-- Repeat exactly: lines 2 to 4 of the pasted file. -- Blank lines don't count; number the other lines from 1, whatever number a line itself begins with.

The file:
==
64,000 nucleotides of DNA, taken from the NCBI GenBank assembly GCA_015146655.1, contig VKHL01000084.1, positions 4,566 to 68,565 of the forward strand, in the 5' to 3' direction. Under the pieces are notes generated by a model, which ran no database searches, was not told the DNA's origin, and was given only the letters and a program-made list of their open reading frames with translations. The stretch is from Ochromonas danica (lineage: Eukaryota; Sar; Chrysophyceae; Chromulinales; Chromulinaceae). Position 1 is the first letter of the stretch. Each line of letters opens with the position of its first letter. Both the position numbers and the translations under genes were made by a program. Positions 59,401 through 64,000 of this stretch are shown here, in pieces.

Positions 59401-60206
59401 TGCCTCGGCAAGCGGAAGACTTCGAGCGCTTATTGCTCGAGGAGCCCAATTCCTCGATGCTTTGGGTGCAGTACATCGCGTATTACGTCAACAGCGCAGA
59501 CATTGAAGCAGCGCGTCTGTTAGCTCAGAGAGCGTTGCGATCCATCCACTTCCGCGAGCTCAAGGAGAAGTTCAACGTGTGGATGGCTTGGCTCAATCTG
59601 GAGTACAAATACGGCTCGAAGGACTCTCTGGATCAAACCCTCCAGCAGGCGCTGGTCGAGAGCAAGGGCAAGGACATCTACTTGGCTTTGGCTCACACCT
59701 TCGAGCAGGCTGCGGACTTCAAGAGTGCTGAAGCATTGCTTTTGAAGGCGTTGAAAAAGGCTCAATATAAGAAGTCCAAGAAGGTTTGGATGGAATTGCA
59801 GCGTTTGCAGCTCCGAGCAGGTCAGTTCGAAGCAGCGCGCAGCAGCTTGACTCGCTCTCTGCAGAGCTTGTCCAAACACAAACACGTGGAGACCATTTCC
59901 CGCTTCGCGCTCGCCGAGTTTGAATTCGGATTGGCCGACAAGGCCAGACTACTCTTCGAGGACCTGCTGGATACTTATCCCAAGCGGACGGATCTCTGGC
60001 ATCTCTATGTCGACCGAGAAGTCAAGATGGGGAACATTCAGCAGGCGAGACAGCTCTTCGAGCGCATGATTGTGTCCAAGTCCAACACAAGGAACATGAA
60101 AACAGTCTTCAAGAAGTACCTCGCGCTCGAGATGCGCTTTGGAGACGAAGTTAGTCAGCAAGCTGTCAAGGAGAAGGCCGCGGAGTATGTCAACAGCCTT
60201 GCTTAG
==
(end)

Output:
Positions 59401-60206
59401 TGCCTCGGCAAGCGGAAGACTTCGAGCGCTTATTGCTCGAGGAGCCCAATTCCTCGATGCTTTGGGTGCAGTACATCGCGTATTACGTCAACAGCGCAGA
59501 CATTGAAGCAGCGCGTCTGTTAGCTCAGAGAGCGTTGCGATCCATCCACTTCCGCGAGCTCAAGGAGAAGTTCAACGTGTGGATGGCTTGGCTCAATCTG